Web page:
First-hand testimony from two Scots veterans of the Spanish Civil War is to be made public for the first time as part of an exhibition celebrating the links between the University of Edinburgh and Spain.
John Dunlop and George Drever were interviewed by the university in 1985 on their experiences fighting for the Republican movement, which attempted to halt the fascist coup led by Francisco Franco, but the tapes have never been publicly shared until now.
The duo were among some 2,000 men from the UK, including around 500 Scots, who volunteered to travel to Spain in 1937 to join the Communist-controlled International Brigades.
Their accounts of the conflict are being shared as part of a wider exhibition to mark the 100th anniversary of the Spanish language being taught at the University of Edinburgh.
Dunlop, who was raised in the capital and attended George Watson’s College, recalled that he felt “disgusted” that other European governments had failed to help “the legal government in Spain against an attack which obviously was being supported by both the fascist government of Italy and the Nazi government”.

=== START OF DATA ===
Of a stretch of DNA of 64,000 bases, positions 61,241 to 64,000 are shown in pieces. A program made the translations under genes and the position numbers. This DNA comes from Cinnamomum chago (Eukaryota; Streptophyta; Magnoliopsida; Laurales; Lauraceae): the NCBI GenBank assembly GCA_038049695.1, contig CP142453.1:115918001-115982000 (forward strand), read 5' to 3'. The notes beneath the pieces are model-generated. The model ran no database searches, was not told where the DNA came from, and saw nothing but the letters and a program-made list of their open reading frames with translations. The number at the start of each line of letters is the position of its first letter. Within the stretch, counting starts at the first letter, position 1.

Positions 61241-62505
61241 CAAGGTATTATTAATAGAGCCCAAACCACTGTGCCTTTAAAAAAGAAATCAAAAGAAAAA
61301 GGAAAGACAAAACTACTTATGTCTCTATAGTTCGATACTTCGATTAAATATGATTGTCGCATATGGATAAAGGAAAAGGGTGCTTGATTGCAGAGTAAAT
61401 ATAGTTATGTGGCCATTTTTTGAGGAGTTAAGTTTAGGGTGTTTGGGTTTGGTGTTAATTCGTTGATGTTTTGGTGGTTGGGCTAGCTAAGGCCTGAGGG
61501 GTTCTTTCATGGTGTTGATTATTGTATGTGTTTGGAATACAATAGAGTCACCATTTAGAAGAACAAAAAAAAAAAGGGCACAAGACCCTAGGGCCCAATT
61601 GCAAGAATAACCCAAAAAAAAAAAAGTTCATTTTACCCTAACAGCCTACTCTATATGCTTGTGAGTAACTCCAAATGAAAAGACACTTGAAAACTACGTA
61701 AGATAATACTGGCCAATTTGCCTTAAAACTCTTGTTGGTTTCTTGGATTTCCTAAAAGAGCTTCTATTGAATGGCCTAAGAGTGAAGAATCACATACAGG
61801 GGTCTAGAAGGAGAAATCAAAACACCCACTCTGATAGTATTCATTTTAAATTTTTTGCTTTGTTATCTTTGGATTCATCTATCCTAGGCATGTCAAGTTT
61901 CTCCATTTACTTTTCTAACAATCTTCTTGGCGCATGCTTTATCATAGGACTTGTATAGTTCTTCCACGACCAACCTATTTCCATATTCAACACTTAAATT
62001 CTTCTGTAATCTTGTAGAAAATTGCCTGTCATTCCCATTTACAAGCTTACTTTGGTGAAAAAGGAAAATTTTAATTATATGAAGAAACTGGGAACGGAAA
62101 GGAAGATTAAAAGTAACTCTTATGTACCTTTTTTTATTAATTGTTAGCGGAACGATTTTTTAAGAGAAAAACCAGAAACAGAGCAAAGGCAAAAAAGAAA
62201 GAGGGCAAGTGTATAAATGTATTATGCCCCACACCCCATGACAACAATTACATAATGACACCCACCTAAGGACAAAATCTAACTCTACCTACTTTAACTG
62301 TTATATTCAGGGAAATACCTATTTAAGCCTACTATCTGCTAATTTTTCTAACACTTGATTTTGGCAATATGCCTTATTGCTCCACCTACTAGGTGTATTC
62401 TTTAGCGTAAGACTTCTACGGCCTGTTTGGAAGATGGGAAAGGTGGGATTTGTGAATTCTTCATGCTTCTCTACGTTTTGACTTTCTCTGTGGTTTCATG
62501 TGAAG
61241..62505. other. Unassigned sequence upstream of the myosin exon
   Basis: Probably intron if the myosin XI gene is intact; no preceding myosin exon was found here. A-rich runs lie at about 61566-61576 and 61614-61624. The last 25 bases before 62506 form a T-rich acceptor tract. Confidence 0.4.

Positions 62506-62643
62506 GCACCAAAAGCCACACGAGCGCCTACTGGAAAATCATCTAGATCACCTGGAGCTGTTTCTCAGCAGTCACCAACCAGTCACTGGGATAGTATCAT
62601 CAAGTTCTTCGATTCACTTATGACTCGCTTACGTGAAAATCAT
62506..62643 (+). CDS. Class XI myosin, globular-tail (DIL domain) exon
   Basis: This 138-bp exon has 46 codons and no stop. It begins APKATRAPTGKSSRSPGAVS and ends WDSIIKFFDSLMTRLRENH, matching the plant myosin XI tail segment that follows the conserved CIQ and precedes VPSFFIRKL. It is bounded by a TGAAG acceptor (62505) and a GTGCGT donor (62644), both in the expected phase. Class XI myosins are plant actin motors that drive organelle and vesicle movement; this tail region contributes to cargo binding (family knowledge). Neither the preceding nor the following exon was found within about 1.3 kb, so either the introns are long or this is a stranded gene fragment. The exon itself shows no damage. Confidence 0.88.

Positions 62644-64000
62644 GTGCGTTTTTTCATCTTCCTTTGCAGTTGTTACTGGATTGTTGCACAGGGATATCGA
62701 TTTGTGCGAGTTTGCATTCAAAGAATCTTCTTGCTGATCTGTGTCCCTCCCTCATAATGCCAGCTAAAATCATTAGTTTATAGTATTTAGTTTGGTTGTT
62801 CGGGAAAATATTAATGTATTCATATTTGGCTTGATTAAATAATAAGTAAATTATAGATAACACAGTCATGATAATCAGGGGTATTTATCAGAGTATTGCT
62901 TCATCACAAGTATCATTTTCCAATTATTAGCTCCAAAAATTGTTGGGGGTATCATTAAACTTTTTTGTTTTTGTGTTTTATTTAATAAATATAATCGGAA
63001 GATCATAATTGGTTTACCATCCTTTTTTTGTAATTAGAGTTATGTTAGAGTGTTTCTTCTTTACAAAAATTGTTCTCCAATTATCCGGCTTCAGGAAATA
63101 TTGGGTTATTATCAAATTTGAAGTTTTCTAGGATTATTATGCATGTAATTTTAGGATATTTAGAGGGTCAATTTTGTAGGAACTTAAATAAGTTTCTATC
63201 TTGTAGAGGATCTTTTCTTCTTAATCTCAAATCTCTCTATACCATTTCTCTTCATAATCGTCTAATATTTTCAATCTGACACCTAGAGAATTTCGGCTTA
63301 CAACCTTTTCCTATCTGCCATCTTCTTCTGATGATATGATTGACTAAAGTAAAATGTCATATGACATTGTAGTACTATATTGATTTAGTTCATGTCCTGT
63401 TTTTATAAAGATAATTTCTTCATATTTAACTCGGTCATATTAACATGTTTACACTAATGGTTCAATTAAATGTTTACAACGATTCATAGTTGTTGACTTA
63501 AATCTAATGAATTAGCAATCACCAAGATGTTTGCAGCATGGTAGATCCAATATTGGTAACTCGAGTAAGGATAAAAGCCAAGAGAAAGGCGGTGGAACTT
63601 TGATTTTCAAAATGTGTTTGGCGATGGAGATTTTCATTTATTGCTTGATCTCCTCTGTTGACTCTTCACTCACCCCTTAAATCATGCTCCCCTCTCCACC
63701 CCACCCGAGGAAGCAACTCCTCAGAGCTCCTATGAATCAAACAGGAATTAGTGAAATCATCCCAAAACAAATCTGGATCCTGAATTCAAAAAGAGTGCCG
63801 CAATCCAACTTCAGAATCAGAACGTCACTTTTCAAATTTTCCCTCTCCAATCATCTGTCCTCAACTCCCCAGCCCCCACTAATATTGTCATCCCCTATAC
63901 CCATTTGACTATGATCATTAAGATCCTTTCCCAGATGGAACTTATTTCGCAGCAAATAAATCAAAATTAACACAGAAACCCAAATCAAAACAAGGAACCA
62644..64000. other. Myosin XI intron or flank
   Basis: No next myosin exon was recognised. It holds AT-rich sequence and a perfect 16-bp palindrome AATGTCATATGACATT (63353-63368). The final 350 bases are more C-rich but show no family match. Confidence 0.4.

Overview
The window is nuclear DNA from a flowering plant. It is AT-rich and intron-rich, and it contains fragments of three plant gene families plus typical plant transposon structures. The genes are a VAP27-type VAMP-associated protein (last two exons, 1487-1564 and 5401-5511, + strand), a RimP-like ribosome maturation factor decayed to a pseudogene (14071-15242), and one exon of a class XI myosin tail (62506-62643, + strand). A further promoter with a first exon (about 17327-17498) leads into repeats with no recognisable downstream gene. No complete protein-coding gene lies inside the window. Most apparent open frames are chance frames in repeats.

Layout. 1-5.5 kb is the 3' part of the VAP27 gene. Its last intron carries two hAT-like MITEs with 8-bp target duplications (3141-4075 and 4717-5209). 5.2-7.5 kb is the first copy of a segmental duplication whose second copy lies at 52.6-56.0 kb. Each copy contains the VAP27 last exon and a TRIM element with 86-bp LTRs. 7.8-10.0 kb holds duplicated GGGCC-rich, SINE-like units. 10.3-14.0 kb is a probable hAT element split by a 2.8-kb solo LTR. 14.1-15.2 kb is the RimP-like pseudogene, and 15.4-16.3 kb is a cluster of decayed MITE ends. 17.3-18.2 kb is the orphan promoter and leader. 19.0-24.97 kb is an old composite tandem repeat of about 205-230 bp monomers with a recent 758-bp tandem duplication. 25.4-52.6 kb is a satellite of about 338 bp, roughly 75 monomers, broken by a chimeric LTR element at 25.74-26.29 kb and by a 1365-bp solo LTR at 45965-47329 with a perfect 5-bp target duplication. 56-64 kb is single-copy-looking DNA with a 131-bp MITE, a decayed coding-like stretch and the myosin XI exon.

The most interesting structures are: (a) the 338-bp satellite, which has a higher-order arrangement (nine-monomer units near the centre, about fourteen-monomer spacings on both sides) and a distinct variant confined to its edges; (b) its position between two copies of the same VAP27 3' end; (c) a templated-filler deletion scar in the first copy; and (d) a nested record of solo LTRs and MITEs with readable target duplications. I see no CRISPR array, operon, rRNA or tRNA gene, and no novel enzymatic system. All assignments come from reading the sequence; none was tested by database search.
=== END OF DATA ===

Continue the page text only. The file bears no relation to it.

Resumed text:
He added: “I felt very strongly that if they were allowed to continue their attack on the people of Spain that it wouldn’t be so very long before the rest of Europe were going to be engulfed in a war. The war would be definitely provoked and commenced by the German and Italian governments, as indeed it proved to be the case.”
During the battle of Brunete he was badly wounded and almost killed when a shell exploded.
Dunlop returned to Britain in December 1938 and later served with the Scots Guards during the Second World War. He died in Edinburgh, aged 90, in 2006.
Drever was born in Leith in 1910, the son of a shipyard labourer, and went on to study chemistry at Edinburgh. After losing his job with ICI in 1937 he volunteered to join the International Brigades.
He recalled the meeting of the Communist Party in Manchester where he volunteered. “I was single, I wasn’t married at that time, so I went along,” he said.
“(They asked) ‘why do you want to go?’ and I said, ‘you’ve told us that they want the best comrades. I consider myself one of the comrades.’ And I’m sure, of course, the people that know me now would do the same.”
Drever died in 1996.
The exhibition, Conectando: Scottish Encounters with Spanish and Portuguese, runs until June 29 at the university’s main library in George Square.